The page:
I wanted to start this piece off by telling a story about two caregivers; my mom and I, who were thrown into the difficult world of Alzheimer’s care.
My Papa was an intelligent and gentle man. He was a mechanical engineer who had worked all over Canada, including the Arctic. He designed his own sailboat, restored numerous cars, and even built and flew his own biplanes. To our complete surprise, he was diagnosed with Alzheimer’s in his early 70s, and the disease progressed rapidly. We witnessed his cognitive decline on a daily basis after we relocated him into our family’s home. All of a sudden, he wasn’t the forward-thinking engineer I’d known all my life. The disease robbed him of his ability to comprehend the things he previously adored.
So what did we learn?
My mom and I both realized we needed to keep his mind active. It was as basic as handing him a rake while we were gardening to make him feel productive. Or looking through old photos and seeing how happy he gets when he recalls the planes he built and flew. Or, just sitting with him and enjoying a hot cocoa while gazing out at the ocean. There were some difficult times, but we never felt so close to him. We realized that it didn’t matter to me that we were hearing the same few stories over and again; what mattered was that he was engaged. Alzheimer’s disease can change a person’s personality, but not Doug’s. He remained as sweet and kind till the day he passed. When I think about my Papa, I remember the times we spent at home, together. Everyone should be able to care for their loved ones in the comfort of their own homes. I only knew my Papa for a short while, yet 11 years later, his Alzheimer’s journey shaped me into the person I am today.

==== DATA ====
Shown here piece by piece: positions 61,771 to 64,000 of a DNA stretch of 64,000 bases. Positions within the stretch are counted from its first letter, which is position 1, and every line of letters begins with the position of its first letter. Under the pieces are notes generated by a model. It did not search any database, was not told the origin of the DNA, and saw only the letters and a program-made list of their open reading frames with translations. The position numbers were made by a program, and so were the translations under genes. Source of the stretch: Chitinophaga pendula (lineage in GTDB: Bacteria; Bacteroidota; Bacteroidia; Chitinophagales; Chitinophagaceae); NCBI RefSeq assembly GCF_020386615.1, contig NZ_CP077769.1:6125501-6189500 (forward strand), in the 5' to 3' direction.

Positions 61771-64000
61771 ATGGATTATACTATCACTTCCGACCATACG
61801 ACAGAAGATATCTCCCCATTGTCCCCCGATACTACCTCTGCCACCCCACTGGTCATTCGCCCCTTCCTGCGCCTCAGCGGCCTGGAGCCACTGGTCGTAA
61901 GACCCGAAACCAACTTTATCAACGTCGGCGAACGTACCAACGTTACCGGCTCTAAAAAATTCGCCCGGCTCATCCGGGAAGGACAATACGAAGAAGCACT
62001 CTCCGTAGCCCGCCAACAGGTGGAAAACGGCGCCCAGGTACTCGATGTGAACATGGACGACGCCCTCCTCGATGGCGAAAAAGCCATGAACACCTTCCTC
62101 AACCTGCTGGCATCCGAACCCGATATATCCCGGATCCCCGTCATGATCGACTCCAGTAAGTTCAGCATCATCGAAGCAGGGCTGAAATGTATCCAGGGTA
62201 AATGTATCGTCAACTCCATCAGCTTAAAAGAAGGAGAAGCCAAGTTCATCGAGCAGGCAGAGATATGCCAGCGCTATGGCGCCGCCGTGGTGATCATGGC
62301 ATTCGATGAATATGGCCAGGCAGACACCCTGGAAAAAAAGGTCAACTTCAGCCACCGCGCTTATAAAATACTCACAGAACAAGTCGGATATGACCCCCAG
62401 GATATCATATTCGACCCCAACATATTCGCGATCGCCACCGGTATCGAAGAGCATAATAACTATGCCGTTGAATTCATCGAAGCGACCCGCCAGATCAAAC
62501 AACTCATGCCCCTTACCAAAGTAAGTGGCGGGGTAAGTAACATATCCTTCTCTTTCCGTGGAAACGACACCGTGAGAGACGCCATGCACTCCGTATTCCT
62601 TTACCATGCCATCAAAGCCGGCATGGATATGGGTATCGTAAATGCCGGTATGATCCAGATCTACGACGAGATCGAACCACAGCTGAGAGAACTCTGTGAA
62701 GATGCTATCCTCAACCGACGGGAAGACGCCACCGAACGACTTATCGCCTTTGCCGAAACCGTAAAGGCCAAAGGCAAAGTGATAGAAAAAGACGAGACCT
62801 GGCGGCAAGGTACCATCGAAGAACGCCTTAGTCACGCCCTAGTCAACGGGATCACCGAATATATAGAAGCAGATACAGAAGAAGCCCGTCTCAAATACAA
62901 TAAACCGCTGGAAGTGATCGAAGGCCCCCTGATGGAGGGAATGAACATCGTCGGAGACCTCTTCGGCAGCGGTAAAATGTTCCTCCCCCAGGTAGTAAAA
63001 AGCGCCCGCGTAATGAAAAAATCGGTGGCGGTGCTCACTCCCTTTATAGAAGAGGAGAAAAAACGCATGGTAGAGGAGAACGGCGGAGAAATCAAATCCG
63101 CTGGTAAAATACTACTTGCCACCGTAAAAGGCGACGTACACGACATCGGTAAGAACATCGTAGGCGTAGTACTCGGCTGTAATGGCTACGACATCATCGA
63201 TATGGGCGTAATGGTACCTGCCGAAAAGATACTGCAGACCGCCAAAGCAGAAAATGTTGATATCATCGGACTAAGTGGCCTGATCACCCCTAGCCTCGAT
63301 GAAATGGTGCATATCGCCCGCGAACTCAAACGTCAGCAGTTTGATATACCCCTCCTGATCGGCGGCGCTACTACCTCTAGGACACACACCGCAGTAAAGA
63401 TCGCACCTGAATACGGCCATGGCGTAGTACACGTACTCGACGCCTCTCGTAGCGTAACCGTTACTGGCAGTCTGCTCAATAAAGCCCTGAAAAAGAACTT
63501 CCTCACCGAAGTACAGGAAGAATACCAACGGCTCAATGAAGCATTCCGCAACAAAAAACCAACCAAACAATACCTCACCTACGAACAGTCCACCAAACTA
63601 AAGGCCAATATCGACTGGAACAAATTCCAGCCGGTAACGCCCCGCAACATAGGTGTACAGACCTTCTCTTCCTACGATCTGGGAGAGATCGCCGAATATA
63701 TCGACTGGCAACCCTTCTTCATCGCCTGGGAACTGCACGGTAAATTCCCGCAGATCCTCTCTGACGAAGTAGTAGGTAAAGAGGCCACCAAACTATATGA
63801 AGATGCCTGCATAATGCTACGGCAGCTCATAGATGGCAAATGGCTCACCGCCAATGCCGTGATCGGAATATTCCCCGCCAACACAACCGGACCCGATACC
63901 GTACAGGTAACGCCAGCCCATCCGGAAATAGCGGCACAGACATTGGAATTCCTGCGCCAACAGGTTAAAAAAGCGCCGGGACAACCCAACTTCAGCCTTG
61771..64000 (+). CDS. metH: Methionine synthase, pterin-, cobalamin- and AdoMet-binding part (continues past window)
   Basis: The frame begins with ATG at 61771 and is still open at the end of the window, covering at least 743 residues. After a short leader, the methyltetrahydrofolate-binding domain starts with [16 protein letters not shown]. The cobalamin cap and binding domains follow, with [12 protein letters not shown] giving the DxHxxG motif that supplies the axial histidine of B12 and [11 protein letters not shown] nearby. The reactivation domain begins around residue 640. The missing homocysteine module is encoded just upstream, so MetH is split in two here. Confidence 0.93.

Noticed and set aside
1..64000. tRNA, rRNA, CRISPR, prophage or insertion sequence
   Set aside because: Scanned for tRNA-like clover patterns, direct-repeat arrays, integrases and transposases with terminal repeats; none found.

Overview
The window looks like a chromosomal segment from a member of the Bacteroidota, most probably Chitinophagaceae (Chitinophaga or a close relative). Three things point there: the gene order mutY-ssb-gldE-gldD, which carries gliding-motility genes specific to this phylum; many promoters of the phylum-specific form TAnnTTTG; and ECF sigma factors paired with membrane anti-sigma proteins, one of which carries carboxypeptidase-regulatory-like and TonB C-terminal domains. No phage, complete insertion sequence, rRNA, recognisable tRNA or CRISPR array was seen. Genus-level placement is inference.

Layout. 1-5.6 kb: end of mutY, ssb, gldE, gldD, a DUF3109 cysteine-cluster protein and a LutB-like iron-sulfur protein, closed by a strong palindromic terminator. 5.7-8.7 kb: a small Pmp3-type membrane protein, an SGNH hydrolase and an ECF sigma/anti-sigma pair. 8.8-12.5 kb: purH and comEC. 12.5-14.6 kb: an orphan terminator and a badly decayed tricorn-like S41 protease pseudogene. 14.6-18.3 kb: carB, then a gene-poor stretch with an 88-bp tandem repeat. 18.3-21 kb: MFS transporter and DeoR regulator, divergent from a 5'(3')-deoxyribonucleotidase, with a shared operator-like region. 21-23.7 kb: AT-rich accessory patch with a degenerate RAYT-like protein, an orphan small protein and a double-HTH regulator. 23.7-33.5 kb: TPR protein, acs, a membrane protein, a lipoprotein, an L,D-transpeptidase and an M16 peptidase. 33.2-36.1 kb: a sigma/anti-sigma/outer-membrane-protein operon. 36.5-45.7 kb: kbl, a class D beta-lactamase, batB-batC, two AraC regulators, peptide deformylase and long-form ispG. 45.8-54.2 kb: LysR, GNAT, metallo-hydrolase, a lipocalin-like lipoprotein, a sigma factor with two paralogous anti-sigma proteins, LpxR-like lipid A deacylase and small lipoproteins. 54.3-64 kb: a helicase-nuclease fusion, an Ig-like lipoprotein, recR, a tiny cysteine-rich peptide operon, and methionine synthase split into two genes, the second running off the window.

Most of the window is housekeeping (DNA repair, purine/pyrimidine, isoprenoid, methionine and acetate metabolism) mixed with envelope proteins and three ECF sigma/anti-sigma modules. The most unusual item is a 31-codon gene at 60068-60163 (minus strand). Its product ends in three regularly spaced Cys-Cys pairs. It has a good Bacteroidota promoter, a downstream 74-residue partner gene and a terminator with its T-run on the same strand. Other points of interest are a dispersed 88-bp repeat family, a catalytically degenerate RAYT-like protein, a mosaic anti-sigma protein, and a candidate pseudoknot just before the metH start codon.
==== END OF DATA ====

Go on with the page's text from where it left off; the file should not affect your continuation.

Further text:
My tips for other caregivers
Keep Talking, Keep Listening
- It will feel like a one-sided conversation at times, but keep going. Talk about shared memories, what you had for lunch that day, or plans for the weekend. If I ran out of my own words sometimes I would read books to my Papa. As a retired engineer, he particularly liked the Guinness World Record books which has big pictures and I could read the descriptions.
Don’t Exclude, Adapt
- Just because you know they can’t perform tasks as they used to, doesn’t mean they can’t participate. Include them when making dinner, doing yard work, wrapping presents, etc. You get more quality time together and they feel included.
Their World Matters
- I think every caregiver has heard the phrase “join them in their world” and I stand by it. Unwillingness to do so leads to anger and confusion. What they say might not make sense in your world, and that’s ok.
I Never Said it was Easy
- 11 years later, I can still remember days when I didn’t want to come home. I wanted to stop crying because the journey was so heartbreaking. But, as a caregiver, we all find ways to adapt. I started journaling and my mom took up running.
Nearing the End
- Every Alzheimer’s journey is different, and it’s impossible to say what you can do for your loved one when they’re near the end. For us, it was simply holding his hand, letting him know we’re there and making sure he was comfortable. No one can prepare you for the end, or for the mixed and confusing feelings of sadness, guilt, relief and anger. The end is only the beginning of another journey, one of self-care and self-forgiveness.